The Retail Distribution Review could provide a much needed catalyst for change in the way financial products respond to consumers' needs and wants, writes Avelo's Paul Yates.
The Retail Distribution Review (RDR) is a watershed moment in the financial services industry in terms of regulation and the migration from commission to fees.
However, it should not just be viewed as a step change for the way in which advice is given, but also a real opportunity to improve consumer engagement in money matters.
To make this a reality, however, financial products and their design must be revisited with the customer at the heart of the proposition to make financial services more compelling and intuitive with smart technology central to this customer-centric method of delivery.
Does financial services need an Apple?
As far as the financial services community is concerned, it is uncharted territory but the success of pioneers such as Apple in redefining its sectors hints at what can be done if we seize the opportunity.
Breaking the mould
Apple broke the mould for the way in which people consume music, film and information, through the evolution of the iPod to the iPhone, through to the iPad and now the iPad mini. The products themselves are built and designed very much with the consumer in mind; even Apple retail stores are tailored towards customer service and interactivity.
Financial services and financial products in comparison may have been designed with the consumer in mind but the journey and technical nature of many products means consumers are seldom fully engaged or able to immediately understand the form, value and benefits.
Traditionally, financial products and services have been difficult to understand and definitely not intuitive. Built in such a way that, while those inside the industry may grasp the intricacies, consumers are often obliged to buy into a service or product without fully understanding what it does or the benefits it provides.
Surely it does not have to be this way? If an IT company that primarily made computers can re-invent the way in which we consume music, why can’t finance and technology develop a new generation of ‘financial designers’ tasked with producing easy to understand products that can truly engage with the end user?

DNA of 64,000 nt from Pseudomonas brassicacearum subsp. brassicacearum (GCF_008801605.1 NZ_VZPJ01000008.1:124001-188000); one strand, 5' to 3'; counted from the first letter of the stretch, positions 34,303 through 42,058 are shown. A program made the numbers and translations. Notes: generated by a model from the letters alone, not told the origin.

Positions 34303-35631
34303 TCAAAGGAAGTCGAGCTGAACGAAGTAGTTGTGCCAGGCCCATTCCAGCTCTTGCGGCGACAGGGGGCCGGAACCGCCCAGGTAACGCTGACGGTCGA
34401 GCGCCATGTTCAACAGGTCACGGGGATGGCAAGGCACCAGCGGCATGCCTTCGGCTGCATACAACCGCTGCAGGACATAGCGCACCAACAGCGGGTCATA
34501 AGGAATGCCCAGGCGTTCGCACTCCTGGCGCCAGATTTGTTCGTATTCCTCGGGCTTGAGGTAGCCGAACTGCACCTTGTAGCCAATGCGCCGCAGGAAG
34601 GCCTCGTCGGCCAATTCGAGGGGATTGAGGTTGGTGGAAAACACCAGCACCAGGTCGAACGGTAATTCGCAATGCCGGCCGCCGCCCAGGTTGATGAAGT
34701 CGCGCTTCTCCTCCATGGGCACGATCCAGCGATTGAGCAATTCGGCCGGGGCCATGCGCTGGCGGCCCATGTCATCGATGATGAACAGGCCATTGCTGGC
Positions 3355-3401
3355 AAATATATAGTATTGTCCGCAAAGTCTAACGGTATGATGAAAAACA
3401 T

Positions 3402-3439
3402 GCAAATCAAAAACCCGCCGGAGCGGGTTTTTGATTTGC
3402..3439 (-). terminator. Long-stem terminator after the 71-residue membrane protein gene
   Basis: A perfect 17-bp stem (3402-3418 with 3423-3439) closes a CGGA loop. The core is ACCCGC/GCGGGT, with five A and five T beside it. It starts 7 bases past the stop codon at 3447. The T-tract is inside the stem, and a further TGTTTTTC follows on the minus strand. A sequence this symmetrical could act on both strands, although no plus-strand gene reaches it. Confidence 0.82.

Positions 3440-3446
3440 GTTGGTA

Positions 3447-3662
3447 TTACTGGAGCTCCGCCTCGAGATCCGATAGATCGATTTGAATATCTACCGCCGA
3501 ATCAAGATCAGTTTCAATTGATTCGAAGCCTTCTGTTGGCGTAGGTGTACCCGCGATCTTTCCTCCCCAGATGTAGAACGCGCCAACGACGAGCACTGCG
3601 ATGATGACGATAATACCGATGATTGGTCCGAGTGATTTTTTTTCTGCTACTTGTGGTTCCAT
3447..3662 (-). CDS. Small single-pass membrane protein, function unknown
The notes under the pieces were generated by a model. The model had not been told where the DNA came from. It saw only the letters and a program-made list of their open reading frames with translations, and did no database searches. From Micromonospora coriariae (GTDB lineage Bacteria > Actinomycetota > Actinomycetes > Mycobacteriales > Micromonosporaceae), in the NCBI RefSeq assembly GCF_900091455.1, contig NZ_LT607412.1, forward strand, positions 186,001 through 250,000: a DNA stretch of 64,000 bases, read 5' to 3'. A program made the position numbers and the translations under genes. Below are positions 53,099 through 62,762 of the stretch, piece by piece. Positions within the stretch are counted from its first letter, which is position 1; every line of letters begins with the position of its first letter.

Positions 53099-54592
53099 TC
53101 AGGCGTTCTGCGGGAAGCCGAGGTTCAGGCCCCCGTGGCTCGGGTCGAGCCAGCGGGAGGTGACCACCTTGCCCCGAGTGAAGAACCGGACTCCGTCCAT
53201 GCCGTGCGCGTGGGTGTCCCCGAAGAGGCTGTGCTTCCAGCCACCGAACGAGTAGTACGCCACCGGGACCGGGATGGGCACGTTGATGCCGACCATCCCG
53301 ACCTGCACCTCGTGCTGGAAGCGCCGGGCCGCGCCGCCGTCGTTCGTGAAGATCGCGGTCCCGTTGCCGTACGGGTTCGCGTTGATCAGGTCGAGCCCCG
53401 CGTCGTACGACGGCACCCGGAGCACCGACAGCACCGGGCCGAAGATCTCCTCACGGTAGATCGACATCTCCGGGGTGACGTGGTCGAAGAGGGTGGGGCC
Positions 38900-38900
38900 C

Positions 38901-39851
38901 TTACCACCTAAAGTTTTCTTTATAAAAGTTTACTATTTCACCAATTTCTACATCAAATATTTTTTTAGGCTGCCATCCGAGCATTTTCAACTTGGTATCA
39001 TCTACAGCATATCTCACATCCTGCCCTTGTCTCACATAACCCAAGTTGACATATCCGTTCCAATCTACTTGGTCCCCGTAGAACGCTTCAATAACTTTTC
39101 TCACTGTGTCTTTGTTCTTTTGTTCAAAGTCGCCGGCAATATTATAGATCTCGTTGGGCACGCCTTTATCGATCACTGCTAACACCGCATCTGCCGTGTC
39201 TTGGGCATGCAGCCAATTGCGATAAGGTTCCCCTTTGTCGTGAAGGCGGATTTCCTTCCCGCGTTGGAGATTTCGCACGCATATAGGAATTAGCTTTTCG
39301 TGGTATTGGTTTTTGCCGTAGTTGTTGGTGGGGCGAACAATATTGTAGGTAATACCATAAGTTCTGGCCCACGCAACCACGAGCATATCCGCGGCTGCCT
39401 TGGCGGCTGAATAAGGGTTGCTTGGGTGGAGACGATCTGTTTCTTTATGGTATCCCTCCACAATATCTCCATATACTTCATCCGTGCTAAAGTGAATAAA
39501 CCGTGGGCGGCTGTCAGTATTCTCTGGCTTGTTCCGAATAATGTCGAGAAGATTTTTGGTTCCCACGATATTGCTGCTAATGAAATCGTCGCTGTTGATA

RDR provides a perfect opportunity to do this and to ensure the investors of tomorrow and those approaching retirement have options and alternatives that suit them and, most importantly, products that work intuitively in the way they deal with their everyday lives and finances.
Now is the time for the industry to make big, bold moves. At a time when consumers’ regard for the integrity of this industry has reached a real low, financial services needs to wake up and respond to end users’ actual needs and wants. If we are able to achieve this we can truly begin to rebuild trust in our industry and delight consumers.
There remains a huge amount of uncertainty around the everyday impact RDR will have on the adviser community and also on what has now been commonly described as the ‘squeezed middle’, starved of traditional advice and in need of options and opportunities.
In an ideal world, in the future, the ‘squeezed middle’ will be served by simple financial products and services that meet their needs, while at the same time offering them the advice, support and knowledge needed to meet their financial goals and aspirations.
Will it really take someone like Apple or Facebook entering the financial services world for us to provide consumers with easy to use, intuitive products and services? It may well be the case and, if so, this is disappointing.
I do not believe that, as a community and industry, we do not have the talent to build innovative, intuitive products that serve the needs of the consumer.
The time has come for financial services designers and product developers to take a step back and really look at how we develop products and for whom in the first place.
By placing great consumer outcomes at the heart of everything we do, we will create a connection with the consumer and ultimately a relationship built on trust that will hopefully develop into one that will include various products and services.
Did anyone actually believe that Apple could revolutionise how we consume data, how we speak to one another and how we listen to music? No. But there is a lesson to be learnt: as the old adage goes, in many ways the consumer is always right.
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